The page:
Vitamin D is not just a vitamin for, the active form is a crucial hormone for humans, responsible for regulating immunity, sex hormones, inflammatory responses and so much more. I can't stress enough how vital that you get enough — and most people are not, even if supplementing.
Deficiency has dire effects on levels and the general well-being. If you suspect a vitamin D deficiency, the easiest way to find out is with a blood test. You can ask for the test to be added to your routine tests. Luckily, it's very affordable unlike the expensive ones such as liver function tests and most often covered by insurance.
The old standard of 30 ng/mL, still adopted by most labs and uninformed doctors, is too low and at that level you are deficient. According to reputable researchers and experts, the optimal levels of vitamin D should be in the 65-90 ng/mL range. If not, supplementing may need to be in order. A good amount is 4000 IU for every 100 pounds of body weight. You need to eat some fat when you take it (unless the supplement already contains fat) since vitamin D is fat-soluble.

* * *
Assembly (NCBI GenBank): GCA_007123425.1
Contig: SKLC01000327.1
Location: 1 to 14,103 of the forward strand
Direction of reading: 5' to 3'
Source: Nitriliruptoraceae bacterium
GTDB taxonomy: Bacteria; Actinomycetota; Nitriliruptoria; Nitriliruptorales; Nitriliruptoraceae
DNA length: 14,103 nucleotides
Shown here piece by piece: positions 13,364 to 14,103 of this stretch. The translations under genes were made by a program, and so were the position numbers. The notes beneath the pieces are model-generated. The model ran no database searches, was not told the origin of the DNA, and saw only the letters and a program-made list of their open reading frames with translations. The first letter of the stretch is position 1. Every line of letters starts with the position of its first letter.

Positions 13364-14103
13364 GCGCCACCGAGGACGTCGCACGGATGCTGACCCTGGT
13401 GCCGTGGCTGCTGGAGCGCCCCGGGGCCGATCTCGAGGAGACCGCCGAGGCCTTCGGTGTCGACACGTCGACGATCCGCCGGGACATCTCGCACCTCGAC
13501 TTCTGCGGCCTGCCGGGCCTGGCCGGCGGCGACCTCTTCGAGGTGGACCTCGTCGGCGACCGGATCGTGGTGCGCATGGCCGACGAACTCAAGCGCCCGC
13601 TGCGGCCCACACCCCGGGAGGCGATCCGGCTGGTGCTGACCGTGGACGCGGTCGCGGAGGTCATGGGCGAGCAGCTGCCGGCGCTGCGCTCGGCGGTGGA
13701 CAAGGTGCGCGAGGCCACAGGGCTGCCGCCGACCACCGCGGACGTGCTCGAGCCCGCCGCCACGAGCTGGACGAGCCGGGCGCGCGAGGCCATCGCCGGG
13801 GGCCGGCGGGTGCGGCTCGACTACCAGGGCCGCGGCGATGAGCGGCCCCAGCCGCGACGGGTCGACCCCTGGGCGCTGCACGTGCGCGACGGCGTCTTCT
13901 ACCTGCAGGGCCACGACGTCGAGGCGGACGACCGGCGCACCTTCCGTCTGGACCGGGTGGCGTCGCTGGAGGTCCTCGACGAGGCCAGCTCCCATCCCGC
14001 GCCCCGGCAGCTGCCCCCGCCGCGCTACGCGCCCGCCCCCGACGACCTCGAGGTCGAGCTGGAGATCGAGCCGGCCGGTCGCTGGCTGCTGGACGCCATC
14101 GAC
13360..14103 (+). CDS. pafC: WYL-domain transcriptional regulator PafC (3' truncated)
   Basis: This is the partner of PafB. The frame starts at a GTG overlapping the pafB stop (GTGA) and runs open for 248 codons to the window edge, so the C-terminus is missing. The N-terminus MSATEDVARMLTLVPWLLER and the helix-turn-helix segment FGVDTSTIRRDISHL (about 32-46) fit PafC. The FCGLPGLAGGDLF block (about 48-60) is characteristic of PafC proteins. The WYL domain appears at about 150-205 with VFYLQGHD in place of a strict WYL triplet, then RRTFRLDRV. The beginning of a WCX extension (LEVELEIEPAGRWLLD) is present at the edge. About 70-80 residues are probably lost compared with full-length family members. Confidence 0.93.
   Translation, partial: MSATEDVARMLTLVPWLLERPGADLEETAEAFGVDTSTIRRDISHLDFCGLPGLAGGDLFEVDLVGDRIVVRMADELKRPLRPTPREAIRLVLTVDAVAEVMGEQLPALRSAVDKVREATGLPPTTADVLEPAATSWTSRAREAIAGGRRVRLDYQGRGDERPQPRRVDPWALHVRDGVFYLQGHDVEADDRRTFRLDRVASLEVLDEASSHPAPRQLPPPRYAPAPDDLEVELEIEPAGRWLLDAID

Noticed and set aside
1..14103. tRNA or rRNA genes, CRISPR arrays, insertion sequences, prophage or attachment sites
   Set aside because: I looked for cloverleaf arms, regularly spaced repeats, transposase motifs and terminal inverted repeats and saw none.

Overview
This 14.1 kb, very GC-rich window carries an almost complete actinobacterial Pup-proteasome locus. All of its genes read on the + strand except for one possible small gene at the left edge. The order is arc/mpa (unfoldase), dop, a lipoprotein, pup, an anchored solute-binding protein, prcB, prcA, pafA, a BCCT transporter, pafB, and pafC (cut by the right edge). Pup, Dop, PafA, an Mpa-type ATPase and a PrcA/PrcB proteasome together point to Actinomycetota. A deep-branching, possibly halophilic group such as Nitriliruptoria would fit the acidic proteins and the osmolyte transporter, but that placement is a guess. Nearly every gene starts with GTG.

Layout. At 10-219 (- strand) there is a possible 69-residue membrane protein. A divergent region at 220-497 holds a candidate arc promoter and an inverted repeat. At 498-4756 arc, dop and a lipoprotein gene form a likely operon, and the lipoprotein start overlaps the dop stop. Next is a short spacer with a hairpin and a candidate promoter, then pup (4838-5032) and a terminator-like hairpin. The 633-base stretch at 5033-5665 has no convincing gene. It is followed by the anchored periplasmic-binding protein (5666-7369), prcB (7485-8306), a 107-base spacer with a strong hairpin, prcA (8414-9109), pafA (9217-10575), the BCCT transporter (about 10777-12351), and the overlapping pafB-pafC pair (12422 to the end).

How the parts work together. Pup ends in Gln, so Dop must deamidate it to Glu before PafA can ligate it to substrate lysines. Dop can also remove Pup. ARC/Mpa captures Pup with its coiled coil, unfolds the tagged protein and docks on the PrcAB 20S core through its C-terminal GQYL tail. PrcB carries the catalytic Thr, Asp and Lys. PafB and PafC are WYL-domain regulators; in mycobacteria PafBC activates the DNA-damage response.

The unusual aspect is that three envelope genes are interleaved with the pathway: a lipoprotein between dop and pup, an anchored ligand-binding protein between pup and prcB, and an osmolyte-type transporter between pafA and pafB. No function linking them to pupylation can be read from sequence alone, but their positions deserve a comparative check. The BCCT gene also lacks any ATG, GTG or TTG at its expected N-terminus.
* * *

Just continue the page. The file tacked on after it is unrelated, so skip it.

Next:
Most articles on Vitamin D supplementation suggest taking it in the morning as a night dosage may mess with your sleep. In my personal experience it doesn't matter when you take it. If you're fasting in the morning, take it with your first meal of the day. Of course you don't have to worry about fat because all your meals contain more than abundant fat if you adopted the 975AJ lifestyle.
Do NOT get a supplement that also contains calcium. Your diet contains more than enough calcuim from sources such as cheese. The magnesium/calcium ratio is very important and will be discussed in another article.
A good form I found here in Jordan 🇯🇴 is D3 disolved in oil. My local clients reported great results in relatively short time frames. I received comments such as: "The world became brighter as if I was living inside a cave and came out to the sun". And that was in only 2 weeks!